Ofsted, March 2024: “This is a school where pupils learn to be themselves, to respect difference and to speak out when they see injustice….Pupils respond to the school’s high expectations for their academic outcomes….Pupils’ excellent behaviour means that staff can focus on the joy of teaching.” Ofsted, March 2024.



“No matter what people tell you, words and ideas can change the world.”
[Robin Williams, in Dead Poets' Society]

Why is English important?

It’s not. It’s crucial. At St. Luke’s, we understand that English and our language are the keys to all of our understanding. In all of our learning, we have to talk through concepts and deepen our cognition through questioning, responding and thinking in our language. Speaking and listening aspects of the curriculum are vital to our children’s learning at our school, and they are given ample opportunities to rehearse these skills and perform. This happens daily in class, with talk-partners, questioning to deepen understanding and time to reflect on their ideas. Each year-group has additional opportunities throughout the year for the children to perform to the rest of the school or their families, right the way from Reception, up to Year 6. Some highlights include Reception’s seasons performance, Year 1’s Christmas service in church, Year 2’s Nativity, Year 3’s Harvest Festival, Year 4’s Easter service, Year 5’s annual West-End extravaganza, and Year 6’s two events of the Remembrance Service and their leavers’ show.

We encourage a love of broadening our vocabularies at St. Luke’s and we constantly seek to challenge our children in extending their understanding of the world. We regularly revisit language related to our topics, through the use of topic-vocabulary jars, where vocabulary is revisited so that teachers can effectively check their pupils’ understanding.

Reading is taught in a variety of ways in our school, as children progress through their learning journey. Phonics and decoding are a huge focus of the children’s school day lower down the school, using the Read, Write, Inc model of teaching. We can look back from higher up school to the start of this progression in reading, but we encourage a love of reading right throughout school, looking forward and understanding that reading is a key building block in the children’s education, even after they transition to high school. Although not always taught as a discrete lesson in high school, reading is required in lots of the children’s lessons, from history, geography, business-studies, to name but a few.

We model what a passionate reader looks like as teachers in school, further encouraging the children to make this a life-long recreational pastime. Promoting a love of reading is a priority for all teaching staff at St. Luke’s.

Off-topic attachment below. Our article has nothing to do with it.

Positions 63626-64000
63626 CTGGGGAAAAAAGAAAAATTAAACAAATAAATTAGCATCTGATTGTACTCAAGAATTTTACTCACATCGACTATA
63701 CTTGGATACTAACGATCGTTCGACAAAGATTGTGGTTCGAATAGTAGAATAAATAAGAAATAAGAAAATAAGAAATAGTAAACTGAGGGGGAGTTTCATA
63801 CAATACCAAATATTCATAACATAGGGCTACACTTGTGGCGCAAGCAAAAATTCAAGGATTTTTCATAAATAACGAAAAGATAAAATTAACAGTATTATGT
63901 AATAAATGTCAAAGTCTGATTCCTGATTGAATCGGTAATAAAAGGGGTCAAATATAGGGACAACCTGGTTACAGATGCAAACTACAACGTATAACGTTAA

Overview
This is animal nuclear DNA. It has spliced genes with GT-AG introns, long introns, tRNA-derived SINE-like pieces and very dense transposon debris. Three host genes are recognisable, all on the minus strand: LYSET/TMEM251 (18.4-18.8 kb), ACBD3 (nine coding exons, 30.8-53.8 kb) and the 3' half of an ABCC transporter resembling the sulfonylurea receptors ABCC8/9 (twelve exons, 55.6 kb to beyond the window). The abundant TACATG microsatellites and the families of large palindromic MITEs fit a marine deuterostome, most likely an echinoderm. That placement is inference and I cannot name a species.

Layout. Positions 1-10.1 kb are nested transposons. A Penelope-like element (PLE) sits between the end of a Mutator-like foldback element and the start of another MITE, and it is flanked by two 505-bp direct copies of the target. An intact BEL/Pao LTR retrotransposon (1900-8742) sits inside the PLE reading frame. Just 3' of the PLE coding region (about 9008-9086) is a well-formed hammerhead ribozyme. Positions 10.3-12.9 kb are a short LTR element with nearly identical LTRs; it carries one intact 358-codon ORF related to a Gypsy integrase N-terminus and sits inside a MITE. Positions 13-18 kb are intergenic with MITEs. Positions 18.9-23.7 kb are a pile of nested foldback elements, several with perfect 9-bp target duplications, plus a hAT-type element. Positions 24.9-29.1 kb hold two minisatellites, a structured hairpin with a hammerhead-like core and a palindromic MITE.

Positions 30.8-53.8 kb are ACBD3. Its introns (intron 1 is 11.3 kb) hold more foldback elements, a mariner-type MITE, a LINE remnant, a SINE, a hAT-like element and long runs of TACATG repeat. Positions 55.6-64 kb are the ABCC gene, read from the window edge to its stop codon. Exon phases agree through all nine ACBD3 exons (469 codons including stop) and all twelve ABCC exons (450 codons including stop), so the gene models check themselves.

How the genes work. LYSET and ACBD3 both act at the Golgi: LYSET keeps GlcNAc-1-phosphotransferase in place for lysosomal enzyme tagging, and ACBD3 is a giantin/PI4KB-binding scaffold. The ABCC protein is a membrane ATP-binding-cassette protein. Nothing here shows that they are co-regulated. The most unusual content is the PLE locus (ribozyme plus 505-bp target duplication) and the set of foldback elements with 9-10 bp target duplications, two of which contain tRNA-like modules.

As well as being taught how to break down and analyse a given text, the children are read to regularly. Questions are posed to deepen the children’s interaction with a text, reflecting on why choices were made by an author or writer. Every word on the page has been put there for a specific reason and outcome. “So, why did this author make this choice?”

Alongside direct teaching of reading and modelling it to the children, in all its forms, we also have an amazingly stocked school library with over 500 high-quality books for our free-readers, to challenge them and stretch their development in reading, and this is on top of over 1000 books used before the children get to the free-reader stage. Many of our Key Stage 2 children are librarians, assisting other children in navigating this broad selection and giving recommendations to others. Our school buddy-system allows children to read to their buddies and to be read to themselves. This can happen inside a classroom or outside in our story-telling garden, mixing age-groups and allowing older children to promote a love of reading to their buddies lower down the school. At St. Luke’s, opportunities like our school library, the buddy-reading, and reading and discussing what we’ve read throughout the day, turns reading into a social activity. This really brings it to life for our children.

Our children love to write. Encouraged by reading texts that inspire them, our children can’t wait to put pen to page. We effectively teach our children the mechanics of writing with grammar, sentence structure and punctuation a large focus, but we also insist that they concentrate on the purpose of their compositions. What would they like the reader to think and feel when reading something they’ve written? The children develop this ability as they progress through school, but by using The Write Stuff philosophy, as created by Jane Considine, we are able to make this a focus even lower down the school. Teachers and support staff use excellent models of writing, very often linked to our current topics and therefore an area of learning that the children are constantly gathering knowledge and understanding about, to promote high standards of composition and inspire a passion for writing.


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to learn, to succeed, to value one another

Our vision and values are at the core of everything we do. A value is a belief or principle that guides our thinking and behaviour. Our values underpin our teaching and learning, and provide an environment which prepares our pupils to be happy and confident and to to take an active role in their community and the wider world.

Each year group has adopted one of our Christian values: Kindness, Forgiveness, Courage, Thankfulness, Hope, Faithfulness and Respect. Our over-arching Christian Value is Love. Throughout the year children are helped to explore, have opportunities to practise and then given time to reflect on what each of our Christian values means to them.


St Luke's CE Primary School

Jubilee Road, Formby, Merseyside, L37 2HW

Mrs L Carrigan | Bursar

01704 872692

[email protected]